A new model is needed to rapidly create societies that are more sustainable, just and prepared: bringing human activity to within environmentally sustainable limits while narrowing inequality, improving quality of life, and becoming better prepared for the accelerating consequences of environmental breakdown.
This is the first in a series of six short discussion papers that seeks to inform debate about the relationship between policy, politics and environmental breakdown, supporting education in economic, social and political sciences. This paper explores the role of social and economic systems – and the ideas, policies and narratives that underpin them – in driving dangerous environmental change. It discusses how these systems should change in order to improve the response to environmental breakdown.
This discussion paper series is part of a major IPPR research programme – Responding to environmental breakdown– that seeks to understand how to realise a more sustainable, just and prepared society in response to environmental breakdown.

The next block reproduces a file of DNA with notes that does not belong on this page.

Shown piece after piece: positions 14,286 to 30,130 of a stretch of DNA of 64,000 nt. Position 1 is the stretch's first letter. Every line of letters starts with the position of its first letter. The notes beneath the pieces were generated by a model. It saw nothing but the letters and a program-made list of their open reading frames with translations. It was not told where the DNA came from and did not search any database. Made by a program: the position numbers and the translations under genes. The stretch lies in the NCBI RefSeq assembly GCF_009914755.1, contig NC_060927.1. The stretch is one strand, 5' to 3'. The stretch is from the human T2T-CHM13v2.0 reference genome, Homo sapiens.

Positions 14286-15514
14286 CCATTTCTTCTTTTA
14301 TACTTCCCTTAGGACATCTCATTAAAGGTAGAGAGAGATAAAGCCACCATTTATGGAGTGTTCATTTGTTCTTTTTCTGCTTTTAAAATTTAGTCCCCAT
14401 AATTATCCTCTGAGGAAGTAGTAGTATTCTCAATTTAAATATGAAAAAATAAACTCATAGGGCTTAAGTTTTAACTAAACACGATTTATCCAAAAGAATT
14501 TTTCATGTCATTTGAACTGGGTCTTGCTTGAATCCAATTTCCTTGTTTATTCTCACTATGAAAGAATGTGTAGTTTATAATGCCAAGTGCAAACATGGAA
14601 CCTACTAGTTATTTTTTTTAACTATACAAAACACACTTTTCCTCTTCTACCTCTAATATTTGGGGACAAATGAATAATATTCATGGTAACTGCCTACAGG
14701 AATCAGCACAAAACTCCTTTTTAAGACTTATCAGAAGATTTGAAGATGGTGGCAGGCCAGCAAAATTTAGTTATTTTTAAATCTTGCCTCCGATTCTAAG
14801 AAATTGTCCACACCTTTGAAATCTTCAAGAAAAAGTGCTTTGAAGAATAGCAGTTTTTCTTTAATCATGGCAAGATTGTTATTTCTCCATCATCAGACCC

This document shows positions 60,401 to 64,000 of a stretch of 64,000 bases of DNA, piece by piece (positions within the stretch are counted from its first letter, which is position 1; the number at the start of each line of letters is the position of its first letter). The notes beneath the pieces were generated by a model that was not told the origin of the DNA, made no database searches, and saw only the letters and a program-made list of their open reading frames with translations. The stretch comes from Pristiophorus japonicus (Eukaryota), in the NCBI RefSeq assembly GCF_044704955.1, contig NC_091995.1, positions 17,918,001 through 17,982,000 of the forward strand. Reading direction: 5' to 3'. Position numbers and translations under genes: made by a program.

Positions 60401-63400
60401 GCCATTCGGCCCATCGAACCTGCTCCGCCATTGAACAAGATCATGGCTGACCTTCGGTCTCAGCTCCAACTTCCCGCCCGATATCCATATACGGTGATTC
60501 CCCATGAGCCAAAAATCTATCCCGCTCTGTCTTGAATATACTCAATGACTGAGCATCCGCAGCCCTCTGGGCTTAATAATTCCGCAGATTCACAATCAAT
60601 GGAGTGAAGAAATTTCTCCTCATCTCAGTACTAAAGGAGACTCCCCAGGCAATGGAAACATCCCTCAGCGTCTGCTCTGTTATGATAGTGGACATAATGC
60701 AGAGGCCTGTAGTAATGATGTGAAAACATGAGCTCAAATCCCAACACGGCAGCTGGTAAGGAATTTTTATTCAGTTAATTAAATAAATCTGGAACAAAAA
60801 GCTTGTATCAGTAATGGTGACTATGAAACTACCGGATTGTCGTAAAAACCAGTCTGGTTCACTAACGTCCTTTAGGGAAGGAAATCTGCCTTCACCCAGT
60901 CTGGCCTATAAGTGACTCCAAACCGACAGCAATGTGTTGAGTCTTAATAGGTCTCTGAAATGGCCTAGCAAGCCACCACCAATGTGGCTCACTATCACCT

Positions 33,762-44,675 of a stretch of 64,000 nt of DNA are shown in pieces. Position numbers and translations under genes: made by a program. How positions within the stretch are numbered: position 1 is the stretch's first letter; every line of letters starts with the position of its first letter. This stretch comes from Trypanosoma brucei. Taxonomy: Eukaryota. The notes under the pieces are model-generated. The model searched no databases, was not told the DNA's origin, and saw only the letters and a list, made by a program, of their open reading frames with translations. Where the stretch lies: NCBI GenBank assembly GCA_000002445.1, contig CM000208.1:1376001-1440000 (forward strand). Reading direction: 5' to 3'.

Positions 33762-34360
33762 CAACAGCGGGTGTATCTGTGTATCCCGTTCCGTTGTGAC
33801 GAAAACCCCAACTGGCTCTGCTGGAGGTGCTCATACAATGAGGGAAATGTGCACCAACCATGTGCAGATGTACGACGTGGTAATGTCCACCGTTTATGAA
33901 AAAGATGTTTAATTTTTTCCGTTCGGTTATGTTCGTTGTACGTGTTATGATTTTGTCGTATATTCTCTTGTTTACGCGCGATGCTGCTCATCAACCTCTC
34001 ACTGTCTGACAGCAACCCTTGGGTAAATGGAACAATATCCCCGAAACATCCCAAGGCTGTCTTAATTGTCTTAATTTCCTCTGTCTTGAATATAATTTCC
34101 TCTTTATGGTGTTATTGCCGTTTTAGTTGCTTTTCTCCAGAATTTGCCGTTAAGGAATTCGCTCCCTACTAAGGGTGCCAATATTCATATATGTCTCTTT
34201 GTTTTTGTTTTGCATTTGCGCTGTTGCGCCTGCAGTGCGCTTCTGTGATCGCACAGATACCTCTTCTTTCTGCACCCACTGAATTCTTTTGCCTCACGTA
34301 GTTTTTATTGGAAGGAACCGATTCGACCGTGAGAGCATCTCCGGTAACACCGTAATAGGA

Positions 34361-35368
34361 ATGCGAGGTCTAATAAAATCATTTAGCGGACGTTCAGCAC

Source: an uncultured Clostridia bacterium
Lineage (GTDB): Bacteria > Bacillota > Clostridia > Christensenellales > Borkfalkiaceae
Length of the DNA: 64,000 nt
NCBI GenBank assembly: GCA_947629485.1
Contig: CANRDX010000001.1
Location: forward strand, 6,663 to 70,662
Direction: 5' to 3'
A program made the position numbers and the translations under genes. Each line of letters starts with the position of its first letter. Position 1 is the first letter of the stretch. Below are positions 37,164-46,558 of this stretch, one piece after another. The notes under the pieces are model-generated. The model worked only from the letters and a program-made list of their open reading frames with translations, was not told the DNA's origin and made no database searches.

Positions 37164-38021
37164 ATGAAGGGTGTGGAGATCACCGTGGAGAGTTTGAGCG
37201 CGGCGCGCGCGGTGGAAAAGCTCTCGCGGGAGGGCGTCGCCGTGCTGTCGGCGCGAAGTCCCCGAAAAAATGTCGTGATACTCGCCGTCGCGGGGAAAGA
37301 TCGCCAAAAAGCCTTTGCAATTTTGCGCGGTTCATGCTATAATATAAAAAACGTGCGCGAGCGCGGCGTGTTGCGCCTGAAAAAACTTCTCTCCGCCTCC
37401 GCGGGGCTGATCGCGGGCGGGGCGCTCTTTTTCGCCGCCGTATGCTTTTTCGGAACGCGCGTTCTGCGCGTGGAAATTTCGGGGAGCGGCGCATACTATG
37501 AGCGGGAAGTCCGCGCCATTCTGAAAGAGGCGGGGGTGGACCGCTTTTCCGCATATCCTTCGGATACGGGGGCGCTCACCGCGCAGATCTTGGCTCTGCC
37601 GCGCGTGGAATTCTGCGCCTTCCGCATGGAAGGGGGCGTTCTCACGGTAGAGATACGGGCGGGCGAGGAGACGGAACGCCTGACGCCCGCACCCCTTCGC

Snakes and ladders: Tackling precarity in social security and employment supportAcross the country, people are trying to make ends meet, build financial security and pursue their aspirations. But, in a vicious cycle of snakes and ladders, many are being pulled down into poverty.
Making markets: The City's role in industrial strategyTo tackle climate change, we need a significant increase in public and private capital investment.
Broken hearted: A spotlight paper on cardiovascular diseaseProgress on cardiovascular disease was a significant driver of better health and prosperity in the latter half of the 20th century, however progress has recently stalled – with indications it may be in reverse.